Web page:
THIS STORY HAS BEEN FORMATTED FOR EASY PRINTING

Foes question public stake in BU lab

Doubt benefit of biohazard facility

By Travis Andersen
Globe Staff / April 29, 2010

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Opponents of the Boston University biolab project say the school should develop vaccines on the site for illnesses plaguing the community, such as cancer and AIDS, instead of agents for diseases that they say pose no public health threat to the area.

Activists gathered before last night’s public meeting on the project, which was held at the Boston Marriott Copley Place, and spoke out against the facility, where scientists plan to hunt for vaccines for illnesses such as Ebola and to combat a plague.

They said such research would put residents of the South End and Roxbury at risk without offering any benefits.

“We don’t get anything out of it,’’ said Klare Allen of Roxbury Safety Net, a group opposing the lab.

She added that federal officials have also not made residents aware of the risks surrounding the $192 million National Emerging Infectious Disease Laboratory, located on Albany Street.

“They just aren’t doing their jobs,’’ she said.

Representatives from the school and the National Institutes of Health, which is providing most of the funding for the lab, said they would have no immediate comment on the activists’ proposal to develop certain vaccines.

Activist Lynn Klotz, a biotechnology consultant and former Harvard professor, said that lab workers are planning to pursue a “one bug, one vaccine strategy’’ that will have a limited scope.

“For example, a drug designed to cure anthrax would only cure anthrax; a drug designed to cure plague would only cure plague,’’ he said, reading from a prepared statement.

“None of the [targeted] agents [are] a public health threat, so in the US, whatever they develop will have almost no public health value,’’ he added.

Instead, Klotz said, BU should use the site to develop “new, safe vaccine technologies and drugs for infectious diseases of substantial public health concern’’ such as AIDS and complications related to staph infections.

An NIH panel informed the public last night about the status of a draft risk assessment report for the lab, which could be published as early as December, officials said.

A team from the California-based research firm, Tetra Tech, has begun its work testing the site’s ability to protect against the spread of infectious diseases through procedural failures, equipment failures, and “malevolent actions’’ such as terrorist attacks.

Assessors will focus on a list of credible, worst-case scenarios, which is no easy task, said panelist Samuel L. Stanley, president of Stony Brook University in Stony Brook, N.Y.

“Someone can always imagine something worse,’’ he said during his opening remarks at the meeting, which was attended by more than 100 people.

Assessors will rate the site’s ability to respond to a waste disposal system glitch, mislabeled tubes, or a “disgruntled or deranged lab worker’’ who releases a harmful pathogen into the community, among other issues, according to a slide presentation at the meeting.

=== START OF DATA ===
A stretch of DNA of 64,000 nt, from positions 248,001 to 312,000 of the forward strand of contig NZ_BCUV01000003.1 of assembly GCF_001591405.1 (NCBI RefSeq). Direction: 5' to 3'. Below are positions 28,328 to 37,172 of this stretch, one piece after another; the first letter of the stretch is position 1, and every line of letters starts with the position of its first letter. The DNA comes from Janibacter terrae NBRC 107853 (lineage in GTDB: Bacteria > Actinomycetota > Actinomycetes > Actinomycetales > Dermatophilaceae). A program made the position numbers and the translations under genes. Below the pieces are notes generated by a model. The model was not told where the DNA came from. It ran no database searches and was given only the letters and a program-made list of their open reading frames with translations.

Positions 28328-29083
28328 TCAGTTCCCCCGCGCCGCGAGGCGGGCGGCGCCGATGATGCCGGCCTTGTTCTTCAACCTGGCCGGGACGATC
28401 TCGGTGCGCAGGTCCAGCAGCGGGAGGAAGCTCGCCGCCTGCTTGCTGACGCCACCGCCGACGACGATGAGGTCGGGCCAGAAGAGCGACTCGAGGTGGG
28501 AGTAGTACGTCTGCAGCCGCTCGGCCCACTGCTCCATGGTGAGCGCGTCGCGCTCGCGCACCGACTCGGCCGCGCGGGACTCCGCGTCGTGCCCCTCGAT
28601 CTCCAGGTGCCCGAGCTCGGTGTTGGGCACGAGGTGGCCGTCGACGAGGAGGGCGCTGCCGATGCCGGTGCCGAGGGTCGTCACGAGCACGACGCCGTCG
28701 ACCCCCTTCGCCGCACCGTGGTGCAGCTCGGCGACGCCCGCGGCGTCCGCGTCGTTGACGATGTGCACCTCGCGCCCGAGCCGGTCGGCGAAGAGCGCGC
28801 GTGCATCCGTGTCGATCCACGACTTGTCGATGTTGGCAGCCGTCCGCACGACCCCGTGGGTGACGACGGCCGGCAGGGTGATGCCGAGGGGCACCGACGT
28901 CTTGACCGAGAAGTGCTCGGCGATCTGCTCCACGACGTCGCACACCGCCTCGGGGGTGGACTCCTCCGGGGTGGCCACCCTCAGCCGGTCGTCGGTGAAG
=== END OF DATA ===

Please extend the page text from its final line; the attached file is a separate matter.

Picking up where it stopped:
The NIH panel, which includes biomedical specialists from around the country, faced tough questions during the meeting.

Julianna Bruce, a Jamaica Plain resident, asked what it would take to deem the lab unsafe.

“Is the criteria that it is OK for somebody to die?’’ she asked, prompting a firm denial from Dr. Adel Mahmoud, a molecular biologist at Princeton University who chairs the panel.

“Of course not,’’ he said.

Tillyruth Teixeira, a board member with the Massachusetts Senior Action Council, pointed out that many elderly residents live near the site of the lab. MSAC is a grass-roots, senior-run organization intended to empower senior citizens.

“[We’re] talking about people who are extra vulnerable,’’ she said.

Other residents said that the lab would offer little or no public benefit, which Stanley took issue with.

“Infectious diseases remain a tremendous threat around the world,’’ he said. “They kill literally millions of people every day.’’

Questioners also expressed fear that lab researchers would develop biological weapons.

Mahmoud said the lab is prohibited by law from getting “engaged with bioweapons.’’

Ellen Berlin, a spokeswoman for the BU Medical Campus, said the school is already conducting safety drills at the still-vacant lab with “simulated’’ germs.

The lab has been enveloped in controversy since the school first received federal funding in 2003.

Opponents sued to block construction in state court in 2005 and federal court in 2006, on the grounds that the lab was a potential safety hazard in the densely populated area.

Judges allowed construction to continue but ordered more safety reviews. A public comment period will follow the completion of the current review.

The public can submit comments to the NIH by e-mail at NIH_BRP@od.nih.gov.

Travis Andersen can be reached at tandersen@globe.com.

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